The Mamluks had completely razed Jaffa, as was their custom in many of the towns and fortresses they had conquered from the Crusaders. The city was left in ruins until the seventeenth century CE and regained its full status as a commercial center only during the second half of the eighteenth century CE, when it was also fortified. The remains of two fortification phases were exposed. The earlier phase was dated to the late eighteenth century CE and consisted of a rounded protrusion from the walls (Fig. 8), the likes of which appear in the Jacotin map, drawn by a military engineer with Napoleon’s army that besieged and conquered Jaffa in early March of 1799.
The later phase of Ottoman fortification was part of an early nineteenth century CE octagonal bastion at the northeastern corner of the city walls (Fig. 9). These new fortifications were constructed by the Ottoman authorities with British assistance after Napoleon’s retreat, to replace the earlier walls that were attacked and subsequently destroyed by the French army. The bastion appeared in drawings and maps from the 1840s to the 1860s. Along with the rest of Jaffa's fortifications it became derelict during the second half of the nineteenth century CE and was mostly dismantled prior to the construction of the police and prison compound in the 1890s.
The extensive work invested in leveling the ground for this latest construction was clearly attested to throughout the excavations, represented by c. 4 m of intentionally deposited fill, which was rich in artifacts from the later part of the nineteenth century CE. The latter included characteristic Gaza Ware pottery, numerous fragments of European porcelain that had datable producer marks in many cases (Fig. 10), glass and stoneware bottles, iron scarps and coins minted by various Ottoman Sultans, as well as nineteenth century coins that arrived at Jaffa from Europe and North Africa. The three main structures of the Qishle compound were built, as soon as the ground reached a satisfactory elevation. The walls were erected on structural foundation arches—an architectural phenomenon that prevailed in late Ottoman construction in Jaffa. In some cases, the foundations destroyed earlier graves that were probably part of the cemetery, which existed north of Jaffa from at least the late eighteenth century, and had spread into the Qishle compound during the decades between the abandonment of the fortifications and the construction of the police compound.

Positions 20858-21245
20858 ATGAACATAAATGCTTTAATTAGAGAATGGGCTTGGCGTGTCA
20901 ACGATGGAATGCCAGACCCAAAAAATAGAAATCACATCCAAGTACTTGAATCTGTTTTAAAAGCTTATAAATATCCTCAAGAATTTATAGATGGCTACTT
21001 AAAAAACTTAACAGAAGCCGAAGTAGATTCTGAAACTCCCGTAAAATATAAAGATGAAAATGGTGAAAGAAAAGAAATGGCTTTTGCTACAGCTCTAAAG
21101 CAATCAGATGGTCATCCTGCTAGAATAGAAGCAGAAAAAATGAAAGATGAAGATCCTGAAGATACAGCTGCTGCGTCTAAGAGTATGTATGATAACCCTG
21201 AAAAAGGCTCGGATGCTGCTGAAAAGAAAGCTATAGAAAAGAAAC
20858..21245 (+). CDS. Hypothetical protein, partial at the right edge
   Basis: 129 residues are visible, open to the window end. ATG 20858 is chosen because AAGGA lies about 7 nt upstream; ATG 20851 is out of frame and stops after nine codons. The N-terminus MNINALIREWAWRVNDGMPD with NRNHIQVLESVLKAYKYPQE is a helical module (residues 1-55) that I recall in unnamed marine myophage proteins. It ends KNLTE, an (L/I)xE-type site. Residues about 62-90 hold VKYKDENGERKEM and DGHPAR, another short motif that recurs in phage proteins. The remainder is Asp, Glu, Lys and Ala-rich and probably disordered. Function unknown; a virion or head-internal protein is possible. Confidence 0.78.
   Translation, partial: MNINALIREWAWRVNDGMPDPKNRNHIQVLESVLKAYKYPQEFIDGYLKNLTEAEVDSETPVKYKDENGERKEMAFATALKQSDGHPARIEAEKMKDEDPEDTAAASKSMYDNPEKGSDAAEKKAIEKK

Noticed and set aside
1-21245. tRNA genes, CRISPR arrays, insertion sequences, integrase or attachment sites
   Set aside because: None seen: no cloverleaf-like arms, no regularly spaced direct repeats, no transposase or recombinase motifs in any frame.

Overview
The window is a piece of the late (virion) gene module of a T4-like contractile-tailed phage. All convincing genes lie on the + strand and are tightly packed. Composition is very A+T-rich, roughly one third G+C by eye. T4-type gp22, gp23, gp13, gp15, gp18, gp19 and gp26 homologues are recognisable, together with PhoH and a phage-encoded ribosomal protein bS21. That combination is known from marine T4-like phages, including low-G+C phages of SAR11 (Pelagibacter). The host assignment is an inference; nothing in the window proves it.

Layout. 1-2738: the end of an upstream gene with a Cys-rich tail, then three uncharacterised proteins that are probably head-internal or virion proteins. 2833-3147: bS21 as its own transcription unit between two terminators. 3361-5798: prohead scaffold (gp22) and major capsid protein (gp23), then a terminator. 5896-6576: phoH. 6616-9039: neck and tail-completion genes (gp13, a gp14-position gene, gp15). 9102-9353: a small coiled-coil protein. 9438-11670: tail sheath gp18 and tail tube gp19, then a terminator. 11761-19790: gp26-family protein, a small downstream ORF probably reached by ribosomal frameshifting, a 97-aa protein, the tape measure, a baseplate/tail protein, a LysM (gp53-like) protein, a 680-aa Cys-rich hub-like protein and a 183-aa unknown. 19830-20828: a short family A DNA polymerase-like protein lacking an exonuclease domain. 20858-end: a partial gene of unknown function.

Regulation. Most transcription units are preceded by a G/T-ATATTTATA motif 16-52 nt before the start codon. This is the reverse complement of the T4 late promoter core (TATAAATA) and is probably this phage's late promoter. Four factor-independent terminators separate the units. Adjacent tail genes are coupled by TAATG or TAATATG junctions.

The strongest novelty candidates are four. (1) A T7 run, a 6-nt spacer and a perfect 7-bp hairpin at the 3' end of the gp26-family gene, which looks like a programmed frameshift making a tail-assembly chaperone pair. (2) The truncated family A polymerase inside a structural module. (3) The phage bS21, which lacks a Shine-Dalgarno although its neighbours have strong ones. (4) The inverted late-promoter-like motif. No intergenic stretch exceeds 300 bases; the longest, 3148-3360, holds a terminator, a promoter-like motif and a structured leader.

Stratum I (the twentieth century CE)
Once having occupied Jaffa in 1917, British authorities established their own local police headquarters and prison at the Ottoman Qishle compound. During their 30-year occupation, they made significant utilitarian alterations to the buildings. Concrete towers, balconies and staircases were added where necessary, with little or no consideration for Ottoman decorative efforts. Military buttons, coins and various types of containers and mechanical particles of glass, tin and iron were associated with this stratum, as well as a cache of c. 80 guns found buried in the back yard  (Figs. 11, 12). The cache included British, German and American issues, as well as dozens of double-barreled shotguns. These weapon types were in standard military and civilian use during the late nineteenth and early twentieth centuries CE. The guns were purposely crippled and some were burned. This detail and the location of discovery within the police compound suggest that the rifles were confiscated and systematically disposed of. This might have occurred during sweeps for illegal arms carried out in the early 1920s, when unrest and violence transpired between Jaffa's local Arab inhabitants and the British forces after Jewish residents were attacked and murdered.